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How to Handle Mistakes

Estimated Lesson Time: 4 minutes

Perhaps one of the largest and most well-known mistakes of all time was made by the Ford Motor Company back in the 70s. A poorly designed automobile named the “Pinto” had a severe weakness in the fuel tank, which greatly increased the chances of an explosion on impact. Although the design itself could be seen as a significant mistake, an even bigger mistake was the company’s decision to move forward with the production and sales of the Pinto regardless of the obvious danger to human lives. Why? A cost/benefit study was done which suggested that it would be “cheaper” for Ford to pay liability for burn deaths and injuries rather than modify the fuel tank to prevent the fires in the first place. This mistake not only cost hundreds of millions of dollars, but led to over 500 serious burn injuries and deaths as well [Source: motherjones.com]. Needless to say, this mistake was not handled in the best way, and the legal, ethical, and financial repercussions continue even today.

Hopefully, my sharing this horrible mistake in history at least helped you put your mistakes in perspective. We all make mistakes; some more serious than others. A balance must exist between trying to avoid mistakes and giving it your all. It should go without saying that mistakes that can result in death or injury to others should be avoided at all costs, but other mistakes that are less serious should be seen as setbacks and learning experiences. We all make mistakes, but it is how we recover from those mistakes that separate the winners from the losers.

When you make a mistake, your goal should be to better your situation. Very often, if handled correctly, a graceful recovery from a mistake can put you in a better situation than before the mistake was made. As usual, look for the positives in the situation and use your persuasive speaking skills to convince others of those benefits if necessary.

Here are some suggestions on how to best handle mistakes you make, or mistakes made by those for whom you are responsible.

  • Take action to better the situation quickly. You may not always be able to correct the mistake right away, but you can do something to better the situation. The key is to act quickly.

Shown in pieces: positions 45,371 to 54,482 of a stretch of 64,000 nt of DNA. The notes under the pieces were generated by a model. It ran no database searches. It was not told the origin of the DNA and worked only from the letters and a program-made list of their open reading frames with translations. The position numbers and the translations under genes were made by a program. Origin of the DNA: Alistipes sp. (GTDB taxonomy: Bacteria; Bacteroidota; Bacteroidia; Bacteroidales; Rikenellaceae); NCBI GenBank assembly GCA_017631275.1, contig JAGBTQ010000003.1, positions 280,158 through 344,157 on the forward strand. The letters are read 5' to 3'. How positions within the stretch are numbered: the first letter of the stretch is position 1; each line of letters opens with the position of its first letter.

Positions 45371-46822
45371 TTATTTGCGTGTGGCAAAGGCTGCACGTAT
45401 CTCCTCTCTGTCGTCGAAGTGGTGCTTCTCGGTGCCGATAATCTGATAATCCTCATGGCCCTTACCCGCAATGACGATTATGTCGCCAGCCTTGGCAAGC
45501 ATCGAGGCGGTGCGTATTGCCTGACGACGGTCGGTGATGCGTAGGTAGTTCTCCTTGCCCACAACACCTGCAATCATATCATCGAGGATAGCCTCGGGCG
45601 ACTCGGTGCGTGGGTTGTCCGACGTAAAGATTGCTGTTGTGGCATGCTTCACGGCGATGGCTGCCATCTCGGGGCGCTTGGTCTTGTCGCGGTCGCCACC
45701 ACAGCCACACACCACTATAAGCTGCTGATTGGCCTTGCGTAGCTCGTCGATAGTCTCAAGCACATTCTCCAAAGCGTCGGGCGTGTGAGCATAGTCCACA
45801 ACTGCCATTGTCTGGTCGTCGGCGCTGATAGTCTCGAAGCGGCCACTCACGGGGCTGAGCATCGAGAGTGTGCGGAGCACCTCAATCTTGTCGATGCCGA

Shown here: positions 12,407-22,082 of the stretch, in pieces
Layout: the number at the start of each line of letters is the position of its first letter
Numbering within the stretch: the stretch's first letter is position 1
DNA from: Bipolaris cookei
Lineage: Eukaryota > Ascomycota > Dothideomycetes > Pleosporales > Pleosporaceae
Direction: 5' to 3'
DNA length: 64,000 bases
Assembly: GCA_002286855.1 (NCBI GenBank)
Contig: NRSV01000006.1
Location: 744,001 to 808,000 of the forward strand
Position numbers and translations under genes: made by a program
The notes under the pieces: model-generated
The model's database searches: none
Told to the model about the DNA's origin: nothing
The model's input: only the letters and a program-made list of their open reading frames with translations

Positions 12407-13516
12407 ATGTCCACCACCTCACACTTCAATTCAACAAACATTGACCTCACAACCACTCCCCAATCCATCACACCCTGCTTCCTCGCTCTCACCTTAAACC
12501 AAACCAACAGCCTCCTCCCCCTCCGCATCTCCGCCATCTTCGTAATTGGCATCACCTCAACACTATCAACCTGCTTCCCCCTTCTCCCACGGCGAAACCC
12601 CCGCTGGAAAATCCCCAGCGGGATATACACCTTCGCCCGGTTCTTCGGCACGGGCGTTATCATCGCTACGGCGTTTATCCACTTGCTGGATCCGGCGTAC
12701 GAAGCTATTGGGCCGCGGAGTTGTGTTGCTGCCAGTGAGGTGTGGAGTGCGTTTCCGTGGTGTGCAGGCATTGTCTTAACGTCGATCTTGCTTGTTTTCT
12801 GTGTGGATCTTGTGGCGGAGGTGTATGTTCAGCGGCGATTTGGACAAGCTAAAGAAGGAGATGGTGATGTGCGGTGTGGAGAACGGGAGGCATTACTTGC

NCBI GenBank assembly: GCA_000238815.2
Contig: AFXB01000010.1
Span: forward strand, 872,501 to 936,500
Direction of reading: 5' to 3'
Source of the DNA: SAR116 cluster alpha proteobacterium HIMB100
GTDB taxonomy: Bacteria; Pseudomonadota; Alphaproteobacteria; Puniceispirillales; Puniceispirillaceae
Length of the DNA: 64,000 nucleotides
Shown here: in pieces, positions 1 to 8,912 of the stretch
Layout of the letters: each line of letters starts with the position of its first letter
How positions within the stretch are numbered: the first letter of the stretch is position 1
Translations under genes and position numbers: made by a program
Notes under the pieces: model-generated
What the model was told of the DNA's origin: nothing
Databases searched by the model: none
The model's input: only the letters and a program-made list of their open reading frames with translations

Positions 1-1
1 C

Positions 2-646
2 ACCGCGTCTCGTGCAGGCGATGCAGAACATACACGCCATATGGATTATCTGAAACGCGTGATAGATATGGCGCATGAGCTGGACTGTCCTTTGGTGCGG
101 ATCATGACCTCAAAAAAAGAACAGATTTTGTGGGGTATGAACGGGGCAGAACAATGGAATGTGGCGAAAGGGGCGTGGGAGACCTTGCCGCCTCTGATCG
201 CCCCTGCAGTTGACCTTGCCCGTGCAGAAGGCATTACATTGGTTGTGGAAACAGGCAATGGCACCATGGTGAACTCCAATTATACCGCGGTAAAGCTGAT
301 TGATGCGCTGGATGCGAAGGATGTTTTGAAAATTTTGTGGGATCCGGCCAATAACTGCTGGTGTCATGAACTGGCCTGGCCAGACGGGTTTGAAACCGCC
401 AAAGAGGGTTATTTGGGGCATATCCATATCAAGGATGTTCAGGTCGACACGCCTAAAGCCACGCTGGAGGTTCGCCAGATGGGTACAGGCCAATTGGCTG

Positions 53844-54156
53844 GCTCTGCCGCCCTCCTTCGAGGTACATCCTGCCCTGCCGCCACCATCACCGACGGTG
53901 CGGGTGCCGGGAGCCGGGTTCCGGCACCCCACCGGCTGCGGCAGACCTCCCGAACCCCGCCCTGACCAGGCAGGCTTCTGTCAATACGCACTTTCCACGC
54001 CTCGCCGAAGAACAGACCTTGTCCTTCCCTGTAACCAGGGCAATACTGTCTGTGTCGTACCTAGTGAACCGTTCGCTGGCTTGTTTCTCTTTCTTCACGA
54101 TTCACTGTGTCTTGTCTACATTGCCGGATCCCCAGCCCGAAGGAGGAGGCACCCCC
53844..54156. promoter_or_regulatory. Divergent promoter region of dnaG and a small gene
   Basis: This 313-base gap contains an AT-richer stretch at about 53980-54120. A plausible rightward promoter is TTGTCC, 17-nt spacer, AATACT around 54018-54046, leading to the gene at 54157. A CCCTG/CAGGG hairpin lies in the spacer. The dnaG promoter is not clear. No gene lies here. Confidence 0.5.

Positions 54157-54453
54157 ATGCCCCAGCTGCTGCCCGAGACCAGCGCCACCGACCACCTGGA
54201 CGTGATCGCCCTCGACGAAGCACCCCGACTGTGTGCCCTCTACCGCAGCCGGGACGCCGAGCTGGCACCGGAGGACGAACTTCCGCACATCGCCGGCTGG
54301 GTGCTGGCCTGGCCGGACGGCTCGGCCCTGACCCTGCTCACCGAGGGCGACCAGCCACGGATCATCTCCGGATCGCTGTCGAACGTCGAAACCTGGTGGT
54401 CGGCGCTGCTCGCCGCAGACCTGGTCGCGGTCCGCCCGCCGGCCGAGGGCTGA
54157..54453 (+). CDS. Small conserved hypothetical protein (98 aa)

• Do not call attention to your mistake unless it is necessary. Some mistakes do require public attention—as in the Ford incident. However, most mistakes can and do go unnoticed unless the one who makes the mistake calls attention to it. A good example of this is in public speaking. While giving speeches, I sometimes lose my place or skip some content, but the audience does not know it because I don't say “Whoops... I lost my place”—I simply continue on as if no mistake were made.
  • Don’t play the blame game. If you made the mistake, or if someone for whom you are responsible made the mistake, take responsibility for the mistake. Admit your error and assure others that you are taking action to improve the situation. Trying to avoid responsibility for a mistake for which you are responsible does not say much for your character.
  • Apologize. If your mistake negatively affects others, apologize, especially if they bring the mistake to your attention. Do not try to justify or explain your mistake, simply apologize.
  • Use humor. When appropriate, use humor to draw attention away from your mistake and lighten up the situation. It is especially important to be able to laugh at your own mistakes.

It takes a person of character to deal with their own mistakes gracefully and effectively. This process is another one to which many people attribute their success. We all make mistakes, and we can all recover from our mistakes with a little effort, character, and positive mental attitude.


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If you like what you are reading, please consider these options in addition to this free course. They include a hardcopy of the book and an intensive course with action steps, assignments, and personal coaching from Bo.

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  • Have you implemented this idea in your life? How has it been working for you?
  • Do you have any interesting stories related to this lesson? Do tell!
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    From the Course:
    Personal Development
    Year To Success
    Bo Bennett, PhD

    (1 ratings)
    Personal Development : Personal Transformation
    Offered by BooksToCourses.com
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